Cambodia Human Development Report 2000: Children and Employment

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Human development is about improving ordinary people’s lives by enlarging their choices and helping them realize their full human potential. While per capita income is an important aspect of improving people’s lives, it is by no means the only one. Health and education are no less important in judging people’s welfare. The global Human Development Report 2000 additionally includes freedom and human rights in its definition of human development. In recent years, over 100 countries around the world have issued national human development reportswithUNDPsupport. Thesereportshaveplayedanimportantroleinadvocatingthecauseof humandevelopmentandpeople-centeredapproachtonationalpolicy-making. Thisisthefourthhuman development report for Cambodia. While the first three Cambodia Human Development Reports were on poverty, gender, and the role of villages in Cambodia’s development, respectively, this Cambodia Human Development Report focuses on the issue of child labor. It documents the magnitude of child labor inCambodia, and attempts to understand the determinants of child labor within the context of the overall labor market in the country. Child labor is intimately linked to the two concepts of human rights and human development. Human development is about enlarging the choices available to children, so that they can improve their lives and their future. Children have a right to realize and develop their full human potential, and any work that prevents them from attending school and realizing their full potential is a violation of their human rights. In addition, child workers, like all workers, have the right to decent work without exploitation. The Human Development Index (HDI), proposed by UNDP, is one of several means of measuringthestatusofhumandevelopmentinacountry. TheHDIisacompositemeasureoflongevity, educationalattainment,andstandardofliving. TheGender-relatedDevelopmentIndex(GDI)issimilar to the HDI but additionally takes into account the gender inequality in life expectancy, educational attainment,andstandardofliving. AthirdindicatorofhumandevelopmentproposedbyUNDPisthe Gender Empowerment Measure (GEM), which is a measure of the relative participation of women and meninpoliticalandeconomicspheresofactivity. Afinalindicatorofhumandevelopmentproposed by UNDP is the Human Poverty Index (HPI), which measures deprivation in three essential elements of human life -- longevity, knowledge and a decent standard of living. Cambodia has among the lowest rankings in Asia on all the human development indicators. The HDI score for Cambodia is estimated at 0.517, with only Laos and Bangladesh in Asia having lower scores. Cambodia’s GDI score (viz., 0.514) is very similar to its HDI score. The value of the Gender EmpowermentMeasure(GEM)forCambodiais0.283. UNDP(2000)reportsGEMscoresforonly three countries in South and Southeast Asia. Cambodia’s GEM score is lower than that for Bangladesh, Sri Lanka and the Philippines. Finally, Cambodia’s score of 42.53 on the Human Poverty Index (HPI) reflects the high levels of mortality and child malnutrition and the poor availability of public services in the country. There are large disparities within the country in these human development indicators. For instance, the HDI score for urban Cambodia is about 21 per cent greater than that for rural Cambodia. Likewise, there are large disparities in both HDI and GDI across economic groups. The richest 20 per cent of Cambodians have an HDI score that is 40% greater that of the poorest 20 per cent of Cambodians. Thehumanpovertyindexalsodifferssignificantlyacrosssocioeconomicgroups,with the poorest consumption quintiles suffering to a much larger extent from human poverty than the richest quintiles. In addition, human poverty is greater among Cambodian women than among men across all economic groups.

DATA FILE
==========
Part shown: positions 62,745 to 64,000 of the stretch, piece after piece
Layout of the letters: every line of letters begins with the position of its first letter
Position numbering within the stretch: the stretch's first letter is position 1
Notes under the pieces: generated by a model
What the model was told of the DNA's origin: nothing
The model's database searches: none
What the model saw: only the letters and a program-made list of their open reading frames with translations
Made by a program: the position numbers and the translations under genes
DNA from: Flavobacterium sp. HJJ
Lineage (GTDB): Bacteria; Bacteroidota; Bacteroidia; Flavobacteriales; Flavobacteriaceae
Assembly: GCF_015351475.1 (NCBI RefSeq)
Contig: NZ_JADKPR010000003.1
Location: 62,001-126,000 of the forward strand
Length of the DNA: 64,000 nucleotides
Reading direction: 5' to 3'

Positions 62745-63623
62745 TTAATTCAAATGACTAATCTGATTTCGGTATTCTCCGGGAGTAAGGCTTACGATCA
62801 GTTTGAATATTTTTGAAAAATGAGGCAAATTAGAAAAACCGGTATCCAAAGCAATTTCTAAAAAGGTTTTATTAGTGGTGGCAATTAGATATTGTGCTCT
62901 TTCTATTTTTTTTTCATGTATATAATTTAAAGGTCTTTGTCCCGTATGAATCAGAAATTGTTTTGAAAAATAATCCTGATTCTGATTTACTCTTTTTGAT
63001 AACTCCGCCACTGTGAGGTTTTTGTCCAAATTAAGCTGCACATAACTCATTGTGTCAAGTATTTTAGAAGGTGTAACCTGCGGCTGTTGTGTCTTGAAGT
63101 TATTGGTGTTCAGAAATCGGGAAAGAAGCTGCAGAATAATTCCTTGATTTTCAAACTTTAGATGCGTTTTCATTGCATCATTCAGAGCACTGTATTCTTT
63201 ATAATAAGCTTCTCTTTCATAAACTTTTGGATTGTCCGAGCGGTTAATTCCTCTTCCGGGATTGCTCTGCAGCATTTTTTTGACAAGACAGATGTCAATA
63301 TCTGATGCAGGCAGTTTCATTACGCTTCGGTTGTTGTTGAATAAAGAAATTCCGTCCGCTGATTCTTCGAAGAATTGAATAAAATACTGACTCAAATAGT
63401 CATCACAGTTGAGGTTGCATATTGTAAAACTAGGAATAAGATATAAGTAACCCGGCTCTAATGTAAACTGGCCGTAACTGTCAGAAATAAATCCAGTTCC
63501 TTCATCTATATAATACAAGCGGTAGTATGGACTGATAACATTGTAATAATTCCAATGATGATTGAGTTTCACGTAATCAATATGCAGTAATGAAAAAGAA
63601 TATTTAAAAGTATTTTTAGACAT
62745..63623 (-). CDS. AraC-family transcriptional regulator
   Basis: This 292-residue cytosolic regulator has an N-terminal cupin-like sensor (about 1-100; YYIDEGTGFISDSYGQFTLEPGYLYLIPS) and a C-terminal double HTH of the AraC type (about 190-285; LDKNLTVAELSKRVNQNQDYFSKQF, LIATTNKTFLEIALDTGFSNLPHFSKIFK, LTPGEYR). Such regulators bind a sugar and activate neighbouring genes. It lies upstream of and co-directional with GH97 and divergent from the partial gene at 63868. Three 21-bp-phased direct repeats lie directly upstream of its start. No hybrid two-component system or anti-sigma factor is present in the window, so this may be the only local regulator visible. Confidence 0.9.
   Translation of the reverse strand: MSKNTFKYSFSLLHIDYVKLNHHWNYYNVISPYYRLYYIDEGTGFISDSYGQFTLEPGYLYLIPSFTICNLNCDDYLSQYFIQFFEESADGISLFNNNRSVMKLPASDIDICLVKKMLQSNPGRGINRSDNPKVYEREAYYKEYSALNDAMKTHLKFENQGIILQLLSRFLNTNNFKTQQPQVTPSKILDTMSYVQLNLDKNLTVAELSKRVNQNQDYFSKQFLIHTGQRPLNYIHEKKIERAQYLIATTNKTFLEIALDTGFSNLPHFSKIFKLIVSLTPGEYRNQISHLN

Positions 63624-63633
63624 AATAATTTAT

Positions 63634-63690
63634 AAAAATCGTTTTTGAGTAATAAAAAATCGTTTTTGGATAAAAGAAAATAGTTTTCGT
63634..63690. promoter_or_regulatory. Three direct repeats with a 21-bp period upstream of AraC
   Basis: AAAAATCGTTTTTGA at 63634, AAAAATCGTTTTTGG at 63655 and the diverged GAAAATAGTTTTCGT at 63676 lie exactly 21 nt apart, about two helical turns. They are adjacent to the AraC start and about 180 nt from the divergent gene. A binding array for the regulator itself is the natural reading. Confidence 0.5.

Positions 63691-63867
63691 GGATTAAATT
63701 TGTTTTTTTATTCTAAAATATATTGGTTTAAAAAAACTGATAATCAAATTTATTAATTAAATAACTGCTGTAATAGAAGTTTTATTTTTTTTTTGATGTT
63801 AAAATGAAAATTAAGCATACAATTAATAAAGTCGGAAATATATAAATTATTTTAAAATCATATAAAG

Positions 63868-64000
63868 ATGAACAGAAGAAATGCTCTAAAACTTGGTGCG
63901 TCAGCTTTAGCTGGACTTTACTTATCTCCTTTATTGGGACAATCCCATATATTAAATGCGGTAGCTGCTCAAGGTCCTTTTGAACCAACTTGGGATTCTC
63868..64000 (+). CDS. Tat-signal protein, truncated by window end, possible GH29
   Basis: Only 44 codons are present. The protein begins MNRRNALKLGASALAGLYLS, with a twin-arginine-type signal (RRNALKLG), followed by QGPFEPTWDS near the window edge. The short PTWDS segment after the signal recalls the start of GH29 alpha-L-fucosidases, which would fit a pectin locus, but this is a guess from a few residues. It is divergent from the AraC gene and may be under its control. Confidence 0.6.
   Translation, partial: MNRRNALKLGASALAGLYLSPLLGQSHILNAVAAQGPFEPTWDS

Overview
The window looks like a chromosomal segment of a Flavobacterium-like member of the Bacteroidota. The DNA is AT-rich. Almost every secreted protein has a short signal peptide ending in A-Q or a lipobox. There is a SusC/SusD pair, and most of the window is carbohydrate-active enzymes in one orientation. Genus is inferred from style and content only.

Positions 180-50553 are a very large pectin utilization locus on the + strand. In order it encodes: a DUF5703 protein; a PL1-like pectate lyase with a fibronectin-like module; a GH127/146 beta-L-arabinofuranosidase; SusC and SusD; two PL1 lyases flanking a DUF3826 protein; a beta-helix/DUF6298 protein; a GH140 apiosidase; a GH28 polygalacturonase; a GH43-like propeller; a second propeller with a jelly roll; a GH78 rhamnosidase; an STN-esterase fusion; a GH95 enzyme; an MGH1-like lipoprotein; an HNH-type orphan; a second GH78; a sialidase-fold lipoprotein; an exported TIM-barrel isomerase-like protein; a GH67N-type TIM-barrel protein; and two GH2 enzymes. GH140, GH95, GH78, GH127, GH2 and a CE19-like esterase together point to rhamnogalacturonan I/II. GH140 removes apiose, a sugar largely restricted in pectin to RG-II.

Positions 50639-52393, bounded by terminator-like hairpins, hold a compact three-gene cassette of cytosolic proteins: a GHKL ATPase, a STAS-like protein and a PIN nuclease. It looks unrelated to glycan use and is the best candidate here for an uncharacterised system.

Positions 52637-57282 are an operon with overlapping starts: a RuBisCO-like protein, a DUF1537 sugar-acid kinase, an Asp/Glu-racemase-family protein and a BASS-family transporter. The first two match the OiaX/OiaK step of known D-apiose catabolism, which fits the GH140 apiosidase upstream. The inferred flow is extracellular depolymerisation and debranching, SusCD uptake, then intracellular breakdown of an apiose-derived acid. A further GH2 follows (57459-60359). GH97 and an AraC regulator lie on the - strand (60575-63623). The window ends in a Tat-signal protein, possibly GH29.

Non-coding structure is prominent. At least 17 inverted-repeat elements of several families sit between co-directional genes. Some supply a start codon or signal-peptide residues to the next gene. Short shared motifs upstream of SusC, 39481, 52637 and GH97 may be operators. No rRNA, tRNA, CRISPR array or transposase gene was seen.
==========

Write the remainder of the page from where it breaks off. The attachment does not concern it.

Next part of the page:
Ministry of Planning Royal Government of Cambodia

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